International Women in Engineering Day 2018
22 Jun 2018
The Scottish Funding Council (SFC) is proud to support International Women in Engineering Day 2018
(23 June), and encourage more young women to follow in the footsteps of people like former engineering student Bunmi Onanuga, who studied HNC Women in Engineering at City of Glasgow College.
“It may require a bit of hard work, but it is very rewarding when you put in the hours. There is no better time to start than now”, she says.
Fellow former student Laura Philips says “I think we all agree that more women need to be encouraged into the sector. STEM education creates critical thinkers and enables the next generation of innovators so anything we can do to encourage women, no matter their age or background, is very important.”
“The advice I would give to other women would be, to take the first step. You don’t know what you are capable of until you challenge yourself. If you stay in your comfort zone nothing will ever change. The journey may not always be easy; however, the satisfaction of achieving what you set out to do is worth any short-term sacrifices.”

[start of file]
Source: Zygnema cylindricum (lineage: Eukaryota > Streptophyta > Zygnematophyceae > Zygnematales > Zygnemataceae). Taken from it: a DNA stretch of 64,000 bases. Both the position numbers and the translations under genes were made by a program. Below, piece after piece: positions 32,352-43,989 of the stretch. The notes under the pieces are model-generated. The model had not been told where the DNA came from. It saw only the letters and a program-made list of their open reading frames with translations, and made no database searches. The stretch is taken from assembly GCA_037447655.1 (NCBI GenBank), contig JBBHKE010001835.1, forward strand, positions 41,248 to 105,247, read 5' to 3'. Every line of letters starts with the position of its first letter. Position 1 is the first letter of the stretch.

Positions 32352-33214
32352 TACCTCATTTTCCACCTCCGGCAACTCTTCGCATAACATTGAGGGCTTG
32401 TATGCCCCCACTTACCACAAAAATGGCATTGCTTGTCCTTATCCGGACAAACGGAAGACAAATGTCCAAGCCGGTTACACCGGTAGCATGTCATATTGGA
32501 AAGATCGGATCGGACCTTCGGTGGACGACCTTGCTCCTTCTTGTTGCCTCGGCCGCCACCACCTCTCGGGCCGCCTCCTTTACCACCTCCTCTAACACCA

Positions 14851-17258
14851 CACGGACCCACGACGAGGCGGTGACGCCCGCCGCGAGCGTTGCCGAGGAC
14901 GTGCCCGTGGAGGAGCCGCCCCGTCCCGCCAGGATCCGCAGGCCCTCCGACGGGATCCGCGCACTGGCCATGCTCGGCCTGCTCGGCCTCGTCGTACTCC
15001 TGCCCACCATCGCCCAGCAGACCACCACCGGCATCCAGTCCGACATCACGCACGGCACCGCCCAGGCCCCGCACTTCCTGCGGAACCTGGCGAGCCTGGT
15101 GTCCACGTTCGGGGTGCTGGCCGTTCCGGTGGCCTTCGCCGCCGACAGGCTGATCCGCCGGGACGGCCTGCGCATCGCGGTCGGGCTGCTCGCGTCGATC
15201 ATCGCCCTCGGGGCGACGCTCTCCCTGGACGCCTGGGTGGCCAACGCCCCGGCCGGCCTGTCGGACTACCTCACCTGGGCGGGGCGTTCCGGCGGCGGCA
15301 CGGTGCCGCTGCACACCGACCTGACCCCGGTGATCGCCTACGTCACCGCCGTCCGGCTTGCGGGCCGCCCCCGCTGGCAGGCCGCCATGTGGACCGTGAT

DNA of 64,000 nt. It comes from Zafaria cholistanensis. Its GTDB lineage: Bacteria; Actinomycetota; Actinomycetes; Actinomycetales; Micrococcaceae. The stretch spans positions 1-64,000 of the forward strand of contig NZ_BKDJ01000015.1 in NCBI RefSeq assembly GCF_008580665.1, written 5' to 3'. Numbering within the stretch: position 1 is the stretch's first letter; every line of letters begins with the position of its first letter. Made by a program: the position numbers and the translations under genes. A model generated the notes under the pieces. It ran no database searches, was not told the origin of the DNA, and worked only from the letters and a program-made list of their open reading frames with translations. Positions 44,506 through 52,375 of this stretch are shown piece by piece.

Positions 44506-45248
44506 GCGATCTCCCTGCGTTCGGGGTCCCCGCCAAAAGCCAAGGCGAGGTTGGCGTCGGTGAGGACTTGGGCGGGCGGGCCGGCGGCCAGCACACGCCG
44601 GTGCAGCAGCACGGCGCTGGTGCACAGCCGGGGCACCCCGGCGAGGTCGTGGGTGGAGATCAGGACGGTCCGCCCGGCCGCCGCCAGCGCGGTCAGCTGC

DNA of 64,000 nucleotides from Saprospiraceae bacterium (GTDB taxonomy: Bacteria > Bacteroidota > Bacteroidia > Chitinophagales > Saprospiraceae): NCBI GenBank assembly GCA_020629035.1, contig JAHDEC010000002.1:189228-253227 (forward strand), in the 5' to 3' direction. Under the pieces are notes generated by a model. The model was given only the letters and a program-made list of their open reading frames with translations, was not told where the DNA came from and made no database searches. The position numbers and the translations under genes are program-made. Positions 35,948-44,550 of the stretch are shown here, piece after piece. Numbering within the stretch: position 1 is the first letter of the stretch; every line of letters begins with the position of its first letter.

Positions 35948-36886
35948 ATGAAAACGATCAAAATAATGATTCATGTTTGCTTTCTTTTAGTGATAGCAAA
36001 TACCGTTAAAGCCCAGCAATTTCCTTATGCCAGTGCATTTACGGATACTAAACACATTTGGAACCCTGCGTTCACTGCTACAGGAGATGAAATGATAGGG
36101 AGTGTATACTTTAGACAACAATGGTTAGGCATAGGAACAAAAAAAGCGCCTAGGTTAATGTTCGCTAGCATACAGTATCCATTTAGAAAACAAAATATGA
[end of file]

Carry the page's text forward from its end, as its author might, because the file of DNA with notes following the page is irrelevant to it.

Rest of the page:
College Engineering lecturer Jill Fisher says it’s just as important to have more women teaching the subject as well.
“Gender equality in the workplace neutralises any stereotypical views learners may have, and gives young female engineers a chance to show they are more than capable of doing a 'man’s job'. In my experience all I needed was a chance.”
“Every person thinks differently and having a range of ideas and experiences is the most innovative approach a company can adopt.”
Douglas Morrison, who is the College’s STEM and Innovation Lead and a SFC advisor on gender-related issues says “we need to promote a collectively shared and consistent message to those who are either disengaged or non-engaged in the conversation, if we are to make women in engineering a more culturally accepted norm”.
“We recognise that gender equality is a fundamental human right and that the realisation of a fair, equal and inclusive society will ultimately contribute to long-term, sustainable and inclusive growth,” he says.
SFC data shows women made up 23% of all participants enrolled in college engineering courses in
2016-17, up 9 percentage points from the previous year.
SFC board member Professor Lesley Yellowlees CBE says these stories are great examples of the work already underway to address gender inequality in STEM.
“However, there is clearly much more work to be done – not only in STEM subjects, but across the further and higher education sector.”
“As a member of the SFC board I am very supportive of the targets it has set and the work that is being done around gender action plans in Scotland’s universities and colleges, with the ambition that no college or university subject will have a gender imbalance greater than 75% by 2030.”